Boris Johnson challenges May's Brexit plan

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But did it succeed?

Dancing onto the stage to the tune of Swedish pop group ABBA's hit "Dancing Queen", May mocked herself, jokingly saying if she lost her voice it was because she had been up half of the night super gluing the stage set.

Asked what she thought of Johnson's speech, May told Sky News that Johnson had put in a characteristically good performance.

The driving message of the speech was unity. "Now politicians should support her to get a deal - and the critical withdrawal agreement - over the line".

Some of Johnson's supporters, while welcoming his speech, said they believed now was not the time to launch a leadership bid against May.

"Would Clement Attlee, Churchill's trusted deputy during the Second World War, have told British Jews they didn't know the meaning of antisemitism?"

The Prime Minister will have to convince her DUP allies it does not put a border down the Irish Sea and Brexiteers it will not be a permanent solution that stops Britain signing trade deals.

Though Labour MP Angela Rayner described the dance with the hashtag cringe, Scottish National Party MP Joanna Cherry said May's dance was "an affront to my favorite song".

PRIME MINISTER THERESA MAY: What we are proposing is very challenging for the EU.

The prime minister has faced the EU's rejection of her Brexit plan and a tight race in the polls with Labour - not to mention sniping from Tories who'd like her to do the soft shoe shuffle out of No.10. But pro-exit members of May's Conservative government oppose any softening of the U.K.'s stance. This included what she said was his "tearing up" of a guarantee to the people of Northern Ireland. The problem for the rest of us is she may not actually be serious at all about doing what it takes to end the savage destruction of the age of austerity.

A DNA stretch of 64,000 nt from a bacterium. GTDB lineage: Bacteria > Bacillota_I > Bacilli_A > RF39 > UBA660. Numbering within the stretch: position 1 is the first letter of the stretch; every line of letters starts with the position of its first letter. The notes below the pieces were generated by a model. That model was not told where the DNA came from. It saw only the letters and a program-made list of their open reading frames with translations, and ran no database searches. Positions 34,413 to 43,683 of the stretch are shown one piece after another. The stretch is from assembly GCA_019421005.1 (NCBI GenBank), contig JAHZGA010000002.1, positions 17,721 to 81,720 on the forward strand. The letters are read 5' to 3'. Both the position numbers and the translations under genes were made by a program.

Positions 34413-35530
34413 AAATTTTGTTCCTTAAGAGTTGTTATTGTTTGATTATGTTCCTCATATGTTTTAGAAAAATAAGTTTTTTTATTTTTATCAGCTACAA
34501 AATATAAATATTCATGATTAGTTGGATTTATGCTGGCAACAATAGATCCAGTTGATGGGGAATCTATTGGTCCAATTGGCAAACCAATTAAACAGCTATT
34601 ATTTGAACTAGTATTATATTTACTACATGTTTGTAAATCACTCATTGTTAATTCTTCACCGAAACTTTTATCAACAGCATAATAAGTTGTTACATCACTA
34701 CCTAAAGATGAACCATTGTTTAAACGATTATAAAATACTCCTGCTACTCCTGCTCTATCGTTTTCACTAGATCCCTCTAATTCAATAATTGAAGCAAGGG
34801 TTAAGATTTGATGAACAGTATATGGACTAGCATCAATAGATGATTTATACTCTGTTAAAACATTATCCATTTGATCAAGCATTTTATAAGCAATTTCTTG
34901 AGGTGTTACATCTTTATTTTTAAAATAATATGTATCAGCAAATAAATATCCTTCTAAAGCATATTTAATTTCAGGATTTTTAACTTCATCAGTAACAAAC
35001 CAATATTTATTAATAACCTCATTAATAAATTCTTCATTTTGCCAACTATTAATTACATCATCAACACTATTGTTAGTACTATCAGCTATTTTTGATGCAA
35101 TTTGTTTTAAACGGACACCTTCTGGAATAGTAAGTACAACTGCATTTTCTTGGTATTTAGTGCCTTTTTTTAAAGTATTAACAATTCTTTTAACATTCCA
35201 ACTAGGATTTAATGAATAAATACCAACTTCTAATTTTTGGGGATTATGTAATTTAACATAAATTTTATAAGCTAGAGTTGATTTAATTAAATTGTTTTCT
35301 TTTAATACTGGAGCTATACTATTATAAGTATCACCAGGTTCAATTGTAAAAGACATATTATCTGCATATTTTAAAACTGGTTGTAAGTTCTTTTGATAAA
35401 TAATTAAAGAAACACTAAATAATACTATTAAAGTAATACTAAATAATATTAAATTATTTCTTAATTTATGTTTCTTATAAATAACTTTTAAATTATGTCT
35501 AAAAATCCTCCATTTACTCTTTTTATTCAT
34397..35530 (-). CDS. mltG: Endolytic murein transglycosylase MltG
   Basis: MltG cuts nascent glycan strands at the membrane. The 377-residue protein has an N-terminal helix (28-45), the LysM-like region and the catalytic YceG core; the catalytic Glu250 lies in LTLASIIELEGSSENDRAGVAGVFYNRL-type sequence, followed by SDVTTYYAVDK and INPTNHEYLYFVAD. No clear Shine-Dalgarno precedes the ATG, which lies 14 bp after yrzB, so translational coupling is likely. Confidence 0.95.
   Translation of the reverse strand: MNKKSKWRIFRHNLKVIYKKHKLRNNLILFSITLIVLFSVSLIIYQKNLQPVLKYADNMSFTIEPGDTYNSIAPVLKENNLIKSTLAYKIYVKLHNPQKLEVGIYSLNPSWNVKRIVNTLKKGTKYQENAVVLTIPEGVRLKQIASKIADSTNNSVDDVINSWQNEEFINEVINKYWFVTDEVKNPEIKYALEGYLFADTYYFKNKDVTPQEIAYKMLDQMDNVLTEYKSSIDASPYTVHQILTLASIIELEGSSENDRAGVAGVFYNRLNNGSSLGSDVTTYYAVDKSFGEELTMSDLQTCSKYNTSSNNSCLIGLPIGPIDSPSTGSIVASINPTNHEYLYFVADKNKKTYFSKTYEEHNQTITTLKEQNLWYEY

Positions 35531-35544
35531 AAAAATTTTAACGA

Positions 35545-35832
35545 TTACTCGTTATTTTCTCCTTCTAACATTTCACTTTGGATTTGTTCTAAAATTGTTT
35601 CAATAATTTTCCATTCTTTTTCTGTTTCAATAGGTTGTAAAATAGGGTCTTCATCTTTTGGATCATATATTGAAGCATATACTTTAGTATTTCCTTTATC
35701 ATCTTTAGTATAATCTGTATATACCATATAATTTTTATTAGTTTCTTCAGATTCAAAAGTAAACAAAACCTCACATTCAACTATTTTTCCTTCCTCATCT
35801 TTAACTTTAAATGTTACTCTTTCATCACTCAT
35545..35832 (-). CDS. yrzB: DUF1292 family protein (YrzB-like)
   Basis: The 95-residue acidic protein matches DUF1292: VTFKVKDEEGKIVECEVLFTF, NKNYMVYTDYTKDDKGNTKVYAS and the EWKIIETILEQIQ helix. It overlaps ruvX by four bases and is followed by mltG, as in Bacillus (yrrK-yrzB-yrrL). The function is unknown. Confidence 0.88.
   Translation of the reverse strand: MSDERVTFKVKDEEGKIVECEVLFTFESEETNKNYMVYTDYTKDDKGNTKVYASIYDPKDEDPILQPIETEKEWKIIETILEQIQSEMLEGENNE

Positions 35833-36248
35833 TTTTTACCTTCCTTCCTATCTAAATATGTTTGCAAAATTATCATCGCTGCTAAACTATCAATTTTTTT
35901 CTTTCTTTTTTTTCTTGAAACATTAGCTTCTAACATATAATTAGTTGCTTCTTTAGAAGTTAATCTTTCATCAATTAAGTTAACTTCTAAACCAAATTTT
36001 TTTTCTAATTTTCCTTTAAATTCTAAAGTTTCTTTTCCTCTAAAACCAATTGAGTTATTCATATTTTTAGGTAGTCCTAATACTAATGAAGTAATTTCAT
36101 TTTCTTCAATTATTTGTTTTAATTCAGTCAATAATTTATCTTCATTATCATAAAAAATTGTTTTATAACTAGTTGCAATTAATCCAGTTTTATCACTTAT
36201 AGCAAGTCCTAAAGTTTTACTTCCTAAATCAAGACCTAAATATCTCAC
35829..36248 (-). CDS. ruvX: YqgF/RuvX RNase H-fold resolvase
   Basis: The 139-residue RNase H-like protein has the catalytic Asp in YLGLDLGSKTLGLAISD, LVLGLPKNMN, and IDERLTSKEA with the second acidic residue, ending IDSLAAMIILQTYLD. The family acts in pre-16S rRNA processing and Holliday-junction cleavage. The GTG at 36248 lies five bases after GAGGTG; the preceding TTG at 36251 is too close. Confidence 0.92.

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On the final day of her party's conference, Mrs May rallied members, trying to address their concerns that the Conservatives are becoming increasingly directionless under the weight of Brexit by calling on them to look to a brighter future.

Away from politics, the Confederation of British Industry director general Carolyn Fairbairn, said: "The Prime Minister's unambiguous call to back business is welcome". It ends in the letter "K".

On the speech, Mr Kidd said: "It was a muted challenge but perhaps a more effective one".

And then came the policies.

The big announcements - on cancer funding, scrapping the cap on council borrowing for housebuilding and ending austerity - will prompt critics to wonder why it took so long to confirm them. She did a good job name checking key figures including Sajid Javid and Ruth Davidson - which was also created to combat the image of the party as culturally and socially narrow.

"Because for millions of people, their auto is not a luxury". "If we get it wrong – if we bottle Brexit now – believe me, the people of this country will find it hard to forgive", said Johnson, seen a lead contender vying to replace Theresa May as PM. "If we stick together and hold our nerve, I know we can get a deal that delivers for Britain".

"The next few weeks will be critical in getting Brexit right, and reveal whether she can deliver".

European Union leaders have also rejected her proposal for Britain to remain closely economically aligned with the bloc, and gave her until a summit on October 18 to rework it.

She said that "leaving without a deal - introducing tariffs and costly checks at the border - would be a bad outcome for the United Kingdom and the EU" - though she refused to rule it out. "Even if we do not all agree on every part of this proposal, we need to come together", May said.

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